Almost every amateur photographer reaches a milestone of validation shortly after learning to correctly capture an image on their first SLR camera. They show the first well exposed photo of a sunset to friend who replies, “Wow, you have a really good eye! You should sell your photos, I would totally buy that and hang it on my wall.” For a moment, your newfound passion for photography seems like it could be more than just a hobby and you fantasize of traveling the world to shoot in exotic locations while your gallery assistant rings up sales for wall-sized pieces back in your resort town home base. Snap back to reality, and you realize that you don’t know the first thing about selling photography. I was told very early on in my first job as a semi-pro photographer that shooting good photos is easy. Learning to sell your work and make a living as a photographer, now that’s the hard part.
For me that moment of validation came shortly after moving to Jackson, Wyoming a little over 7 years ago. I stumbled upon a beautiful sunset along the outer road of Grand Teton National Park where the mountains and sky were lit up in every shade of purple and orange that I could capture in a single image. Family and friends gave me greatly appreciated words of encouragement over my work and my excitement for photography had never been higher. But Jackson is full of a lot of talented people in all walks of life, and being my own worst critic, I would compare my images to all the other local photographers with work hanging around town. I would walk into Tom Mangelson’s gallery on the town square, be blown away by his photos and realize that I was the low man on the totem pole when it came to landscape photographers in Jackson Hole. I know it was not fair to try and compare my work to that of a master with decades of shooting experience under his belt, but I knew that my limited catalog of images wouldn’t quite stand up in any galleries like taht. And while this might have made me decide to put printing and selling my images on hold, it motivated me more and more to get out and shoot.
The Teton Region is a awe inspiring landscape and I am lucky to live in such a beautiful area of the world. These mountains have taught me so much about photography in the past seven years. They have taught me about exposure and composition while trying to capture the rays of light that shoot out of the canyons as the sun dips behind the peaks. They have taught me to carry my camera with me everywhere I go, because you never know when your leisurely afternoon hike will turn into an opportunity to observe wildlife. And they have taught me to stop for a moment and take it all in; take my head out from behind the lens and take a second to appreciate what I am seeing before clicking the shutter and capturing that moment as an impression in my camera’s memory. Living in Jackson can sometimes be full of uncertainty (have you tried finding a reasonably priced, reliable place to rent in this town in the last year?) But every time I head into the mountains and fill a memory card full of images, I am filled with an appreciation of my environment, and I am certain that I am home.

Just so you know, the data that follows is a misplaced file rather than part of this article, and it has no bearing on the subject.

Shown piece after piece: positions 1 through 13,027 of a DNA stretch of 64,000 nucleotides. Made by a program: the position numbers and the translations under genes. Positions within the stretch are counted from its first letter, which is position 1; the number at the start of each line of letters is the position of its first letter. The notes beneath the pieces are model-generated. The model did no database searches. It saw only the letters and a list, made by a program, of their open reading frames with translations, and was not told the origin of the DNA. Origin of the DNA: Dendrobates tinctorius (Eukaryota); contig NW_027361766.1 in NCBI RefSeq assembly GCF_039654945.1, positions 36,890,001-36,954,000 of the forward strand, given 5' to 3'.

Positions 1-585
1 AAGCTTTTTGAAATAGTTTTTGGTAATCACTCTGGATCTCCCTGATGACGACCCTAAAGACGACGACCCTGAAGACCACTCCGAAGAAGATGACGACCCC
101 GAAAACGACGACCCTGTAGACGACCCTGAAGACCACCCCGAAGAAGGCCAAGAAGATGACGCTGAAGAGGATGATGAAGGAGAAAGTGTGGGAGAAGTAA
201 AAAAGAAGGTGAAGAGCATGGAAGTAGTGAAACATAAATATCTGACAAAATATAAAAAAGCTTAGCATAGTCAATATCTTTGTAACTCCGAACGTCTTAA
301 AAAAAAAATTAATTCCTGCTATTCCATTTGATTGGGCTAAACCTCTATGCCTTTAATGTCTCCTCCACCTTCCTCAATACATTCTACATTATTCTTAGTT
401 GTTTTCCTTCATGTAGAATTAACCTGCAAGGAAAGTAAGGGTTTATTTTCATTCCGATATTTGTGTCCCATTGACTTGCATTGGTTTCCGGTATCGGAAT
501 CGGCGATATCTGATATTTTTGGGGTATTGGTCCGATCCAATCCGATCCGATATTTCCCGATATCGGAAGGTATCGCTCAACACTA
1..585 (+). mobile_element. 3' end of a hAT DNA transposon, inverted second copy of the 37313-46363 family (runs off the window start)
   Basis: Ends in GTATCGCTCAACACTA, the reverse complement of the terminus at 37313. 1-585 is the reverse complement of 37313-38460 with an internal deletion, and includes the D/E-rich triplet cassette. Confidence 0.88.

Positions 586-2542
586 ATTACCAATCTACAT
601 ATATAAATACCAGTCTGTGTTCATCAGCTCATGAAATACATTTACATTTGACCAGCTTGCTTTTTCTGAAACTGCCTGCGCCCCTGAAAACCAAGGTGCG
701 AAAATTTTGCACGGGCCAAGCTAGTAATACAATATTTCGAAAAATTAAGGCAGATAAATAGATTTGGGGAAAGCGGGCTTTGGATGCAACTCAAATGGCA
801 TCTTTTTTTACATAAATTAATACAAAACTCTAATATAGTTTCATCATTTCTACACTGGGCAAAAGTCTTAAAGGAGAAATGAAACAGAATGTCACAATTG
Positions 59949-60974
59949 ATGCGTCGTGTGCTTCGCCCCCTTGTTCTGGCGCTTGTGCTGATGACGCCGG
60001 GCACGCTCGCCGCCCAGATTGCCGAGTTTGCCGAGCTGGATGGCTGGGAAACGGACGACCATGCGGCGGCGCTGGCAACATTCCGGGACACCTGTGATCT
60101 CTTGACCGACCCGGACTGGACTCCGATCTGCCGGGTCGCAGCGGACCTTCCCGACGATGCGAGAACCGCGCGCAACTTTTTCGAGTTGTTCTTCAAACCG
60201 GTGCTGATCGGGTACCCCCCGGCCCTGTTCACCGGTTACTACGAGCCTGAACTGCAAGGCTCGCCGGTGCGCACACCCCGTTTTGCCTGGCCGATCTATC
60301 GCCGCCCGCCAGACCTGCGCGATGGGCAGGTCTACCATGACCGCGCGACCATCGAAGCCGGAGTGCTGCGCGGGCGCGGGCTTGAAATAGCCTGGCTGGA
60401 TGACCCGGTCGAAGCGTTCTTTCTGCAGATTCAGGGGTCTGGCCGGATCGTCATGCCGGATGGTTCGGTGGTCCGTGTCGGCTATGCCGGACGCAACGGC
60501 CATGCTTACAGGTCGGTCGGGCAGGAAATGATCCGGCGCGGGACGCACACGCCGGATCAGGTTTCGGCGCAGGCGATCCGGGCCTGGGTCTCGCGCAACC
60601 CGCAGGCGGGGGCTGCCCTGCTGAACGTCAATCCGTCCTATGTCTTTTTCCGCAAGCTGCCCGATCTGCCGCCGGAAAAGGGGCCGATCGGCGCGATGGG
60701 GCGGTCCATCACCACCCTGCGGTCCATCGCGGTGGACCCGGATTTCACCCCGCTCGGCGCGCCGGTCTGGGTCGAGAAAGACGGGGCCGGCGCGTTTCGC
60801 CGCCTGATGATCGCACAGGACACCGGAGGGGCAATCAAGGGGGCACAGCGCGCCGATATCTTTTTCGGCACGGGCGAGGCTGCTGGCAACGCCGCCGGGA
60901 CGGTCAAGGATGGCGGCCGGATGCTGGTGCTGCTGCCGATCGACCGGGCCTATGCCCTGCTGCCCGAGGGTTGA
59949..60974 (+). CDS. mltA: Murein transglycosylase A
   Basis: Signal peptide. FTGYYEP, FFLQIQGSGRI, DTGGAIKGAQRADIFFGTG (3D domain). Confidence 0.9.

It is with this certainty and appreciation that I started Stephen Williams Photography and Design LLC here in Jackson and present my first series of prints for sale, ‘Teton Impressions Part I‘. These are just a few of my favorite shots from around Jackson Hole and Grand Teton National Park and will be followed by two more sets of images from the region in the coming months. I want to keep as much of this business here in Jackson as possible and have chosen to take on all order processing on my own instead of using a photo fulfillment service. All of my photos are being printed by Asymbol, who are in the process of moving their gallery and professional imaging services to Broadway right next to town square. Rocky Vertone at Full Circle Frameworks is handling all of my framing and canvas wrapping from his shop on North Glenwood. I believe that quality of work from these locally owned businesses add a value that I would never be able to get from any random printing and framing services I could find online. My business is a member of 1% of the Tetons which will be putting 1% of my proceeds towards region sustainability projects and will become a member of the Jackson Hole Chamber of Commerce soon.